Kat van Duinen instantly connected with South Africa when she first visited the country in 2000. So, she moved here and started a luxury accessories brand in 2010 to celebrate her adopted country and prove foreign isn’t always better.
Glamour: You’re originally from Europe. Why did you decide to move to South Africa?
I instantly fell in love with Cape Town and the African continent when I first visited in 2000. Strangely, it felt like home. It’s by far the most beautiful country I’ve ever been to – and now I live here – the nature, the people, the weather, the light.
G: You started Kat van Duinen as a luxury leather goods brand, but now it’s a fashion brand. Was that intentional?
An accessories-only designer depends on other designers to tell their story, showcase on runways and shoot campaigns. I don’t like doing that as I work at a different pace and am not always that flexible. I love helping clients find their style and confidence through dressing them.
G: Why did you launch your brand in South Africa?
This country and its people adopted and embraced me, so it was only natural I wanted to give back. There’s beauty in all the resources available here and South Africa’s heritage is magical, which have been my constant source of inspiration. I’d like to believe I’m making a difference, and helping South Africans understand foreign isn’t necessarily better.
South Africa has the world’s largest platinum mine, is the biggest exporter of Mohair, producer of ostrich skins and feathers, and fourth-largest of diamonds. It’s a pity that’s seldom recognised.
G: How has your European heritage influenced your designs?
My perspective combined with that of South African designers’ gives local materials a contemporary edge.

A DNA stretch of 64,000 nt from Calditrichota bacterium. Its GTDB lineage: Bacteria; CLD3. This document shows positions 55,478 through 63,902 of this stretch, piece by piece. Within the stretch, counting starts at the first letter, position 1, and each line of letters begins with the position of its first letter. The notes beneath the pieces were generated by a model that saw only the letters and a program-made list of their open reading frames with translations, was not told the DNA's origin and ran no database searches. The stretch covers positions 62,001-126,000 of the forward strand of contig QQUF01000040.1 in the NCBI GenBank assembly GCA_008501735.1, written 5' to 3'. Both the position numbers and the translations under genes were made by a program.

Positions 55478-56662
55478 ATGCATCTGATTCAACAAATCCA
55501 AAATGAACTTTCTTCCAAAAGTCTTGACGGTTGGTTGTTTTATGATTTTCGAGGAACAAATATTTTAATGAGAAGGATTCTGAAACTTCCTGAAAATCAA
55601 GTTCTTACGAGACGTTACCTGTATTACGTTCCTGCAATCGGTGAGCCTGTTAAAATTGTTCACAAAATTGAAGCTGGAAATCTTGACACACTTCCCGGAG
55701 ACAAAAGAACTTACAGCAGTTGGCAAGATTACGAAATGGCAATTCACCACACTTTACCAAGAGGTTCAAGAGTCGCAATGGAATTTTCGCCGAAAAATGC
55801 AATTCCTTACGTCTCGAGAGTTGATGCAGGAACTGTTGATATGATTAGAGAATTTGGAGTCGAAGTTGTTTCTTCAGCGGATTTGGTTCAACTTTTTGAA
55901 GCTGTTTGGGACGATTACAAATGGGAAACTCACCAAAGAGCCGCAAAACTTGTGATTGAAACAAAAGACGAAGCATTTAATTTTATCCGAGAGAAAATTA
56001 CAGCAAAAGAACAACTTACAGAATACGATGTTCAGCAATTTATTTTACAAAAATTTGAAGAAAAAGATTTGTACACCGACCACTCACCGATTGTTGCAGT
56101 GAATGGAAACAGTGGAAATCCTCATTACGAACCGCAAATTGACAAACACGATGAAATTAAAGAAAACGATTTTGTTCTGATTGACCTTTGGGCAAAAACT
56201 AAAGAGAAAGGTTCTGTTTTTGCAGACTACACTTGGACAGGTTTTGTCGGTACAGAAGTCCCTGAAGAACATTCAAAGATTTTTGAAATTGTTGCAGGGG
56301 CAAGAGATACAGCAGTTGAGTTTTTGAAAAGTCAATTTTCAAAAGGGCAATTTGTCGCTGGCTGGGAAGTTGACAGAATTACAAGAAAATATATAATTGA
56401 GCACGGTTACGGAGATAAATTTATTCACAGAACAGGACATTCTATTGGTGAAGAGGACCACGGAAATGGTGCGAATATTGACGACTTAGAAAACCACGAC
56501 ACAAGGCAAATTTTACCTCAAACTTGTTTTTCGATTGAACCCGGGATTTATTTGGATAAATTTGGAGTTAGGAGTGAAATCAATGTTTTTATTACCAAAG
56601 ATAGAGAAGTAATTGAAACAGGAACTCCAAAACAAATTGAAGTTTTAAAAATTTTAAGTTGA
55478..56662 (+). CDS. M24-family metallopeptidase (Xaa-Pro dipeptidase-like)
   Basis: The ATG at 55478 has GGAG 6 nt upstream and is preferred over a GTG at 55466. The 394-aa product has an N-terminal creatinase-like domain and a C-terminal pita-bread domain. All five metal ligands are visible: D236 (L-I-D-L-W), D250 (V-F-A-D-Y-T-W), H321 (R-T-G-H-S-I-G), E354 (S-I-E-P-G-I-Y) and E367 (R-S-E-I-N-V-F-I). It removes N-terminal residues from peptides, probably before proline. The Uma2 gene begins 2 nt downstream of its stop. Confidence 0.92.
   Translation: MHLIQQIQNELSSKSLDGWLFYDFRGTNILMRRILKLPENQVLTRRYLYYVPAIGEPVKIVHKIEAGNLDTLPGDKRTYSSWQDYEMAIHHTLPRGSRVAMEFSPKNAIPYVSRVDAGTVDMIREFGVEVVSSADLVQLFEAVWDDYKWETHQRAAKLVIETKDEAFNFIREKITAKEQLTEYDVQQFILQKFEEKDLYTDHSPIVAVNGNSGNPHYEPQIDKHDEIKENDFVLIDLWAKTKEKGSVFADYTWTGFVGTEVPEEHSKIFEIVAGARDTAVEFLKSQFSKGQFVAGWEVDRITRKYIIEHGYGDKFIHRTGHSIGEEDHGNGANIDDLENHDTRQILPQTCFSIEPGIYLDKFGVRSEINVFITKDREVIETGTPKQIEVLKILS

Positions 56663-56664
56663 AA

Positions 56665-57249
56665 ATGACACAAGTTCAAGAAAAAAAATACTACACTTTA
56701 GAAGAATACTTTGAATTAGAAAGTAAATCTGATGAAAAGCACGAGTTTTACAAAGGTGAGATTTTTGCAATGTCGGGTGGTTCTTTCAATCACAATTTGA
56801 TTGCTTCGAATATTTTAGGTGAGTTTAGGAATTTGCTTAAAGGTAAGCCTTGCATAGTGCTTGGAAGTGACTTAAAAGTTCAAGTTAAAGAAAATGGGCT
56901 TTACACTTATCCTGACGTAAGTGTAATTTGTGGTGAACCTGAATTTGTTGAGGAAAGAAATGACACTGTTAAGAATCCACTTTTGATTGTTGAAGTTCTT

G: Sustainability is one of the biggest issues affecting the fashion industry. How have you maintained sustainable practices in your business?
The concept of sustainability is often entirely misinterpreted. Sustainable doesn’t mean an extreme approach of completely eliminating but improving the practices applied. It’s a long term commitment and must contribute to the future of our planet and reject mindless consumerism. It’s about purchasing ‘modern heirlooms’ and passing them from generation to generation, or re-selling them, manufacturing locally, looking after vulnerable communities in rural areas dependent on farming, ethical farming, chain transparency, accountability and increased employment.
Farming exotics is vital to sustaining our conservation programs. Then there’s developing artisanal skills, building a better industry and educating clients on what to look for.
G: What are your other passions?
Art, design – especially African design – textiles, photography, storytelling, conservation, travel and fitness.
G: Prioritising wellness has become an essential part of our lives. In which wellness practices do you engage?
I’m a firm believer in a healthy routine. I get up at 4am, and exercise at 5am or 6am, depending on my program. I’m very aware of what I eat and where it comes from and mainly follow a vegetarian diet, but I like to think of myself as a flexitarian, at least in that department. I don’t own a TV, and I do what I love. I don’t think there’s a better wellness practice than doing just that, wouldn’t you agree?